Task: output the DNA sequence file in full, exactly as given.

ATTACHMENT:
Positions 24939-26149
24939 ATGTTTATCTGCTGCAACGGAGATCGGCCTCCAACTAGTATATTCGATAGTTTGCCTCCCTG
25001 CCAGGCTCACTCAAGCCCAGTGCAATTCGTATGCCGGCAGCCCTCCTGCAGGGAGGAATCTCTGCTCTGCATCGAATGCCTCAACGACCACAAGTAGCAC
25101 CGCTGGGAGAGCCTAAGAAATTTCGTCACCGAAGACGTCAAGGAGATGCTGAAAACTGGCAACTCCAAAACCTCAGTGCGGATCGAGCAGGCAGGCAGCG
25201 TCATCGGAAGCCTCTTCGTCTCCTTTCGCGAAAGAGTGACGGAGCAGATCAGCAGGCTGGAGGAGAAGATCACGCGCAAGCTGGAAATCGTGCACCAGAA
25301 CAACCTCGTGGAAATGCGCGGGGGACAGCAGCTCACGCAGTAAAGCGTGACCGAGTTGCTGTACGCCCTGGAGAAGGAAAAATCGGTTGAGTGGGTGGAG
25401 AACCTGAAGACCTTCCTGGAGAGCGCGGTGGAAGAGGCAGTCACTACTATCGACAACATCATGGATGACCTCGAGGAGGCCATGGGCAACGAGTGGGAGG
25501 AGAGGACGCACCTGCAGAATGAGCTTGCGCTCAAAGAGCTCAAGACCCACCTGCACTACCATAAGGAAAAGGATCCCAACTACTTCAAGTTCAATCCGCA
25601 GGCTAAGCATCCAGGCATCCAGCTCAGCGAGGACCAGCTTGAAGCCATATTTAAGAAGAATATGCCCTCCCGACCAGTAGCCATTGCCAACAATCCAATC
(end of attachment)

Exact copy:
Positions 24939-26149
24939 ATGTTTATCTGCTGCAACGGAGATCGGCCTCCAACTAGTATATTCGATAGTTTGCCTCCCTG
25001 CCAGGCTCACTCAAGCCCAGTGCAATTCGTATGCCGGCAGCCCTCCTGCAGGGAGGAATCTCTGCTCTGCATCGAATGCCTCAACGACCACAAGTAGCAC
25101 CGCTGGGAGAGCCTAAGAAATTTCGTCACCGAAGACGTCAAGGAGATGCTGAAAACTGGCAACTCCAAAACCTCAGTGCGGATCGAGCAGGCAGGCAGCG
25201 TCATCGGAAGCCTCTTCGTCTCCTTTCGCGAAAGAGTGACGGAGCAGATCAGCAGGCTGGAGGAGAAGATCACGCGCAAGCTGGAAATCGTGCACCAGAA
25301 CAACCTCGTGGAAATGCGCGGGGGACAGCAGCTCACGCAGTAAAGCGTGACCGAGTTGCTGTACGCCCTGGAGAAGGAAAAATCGGTTGAGTGGGTGGAG
25401 AACCTGAAGACCTTCCTGGAGAGCGCGGTGGAAGAGGCAGTCACTACTATCGACAACATCATGGATGACCTCGAGGAGGCCATGGGCAACGAGTGGGAGG
25501 AGAGGACGCACCTGCAGAATGAGCTTGCGCTCAAAGAGCTCAAGACCCACCTGCACTACCATAAGGAAAAGGATCCCAACTACTTCAAGTTCAATCCGCA
25601 GGCTAAGCATCCAGGCATCCAGCTCAGCGAGGACCAGCTTGAAGCCATATTTAAGAAGAATATGCCCTCCCGACCAGTAGCCATTGCCAACAATCCAATC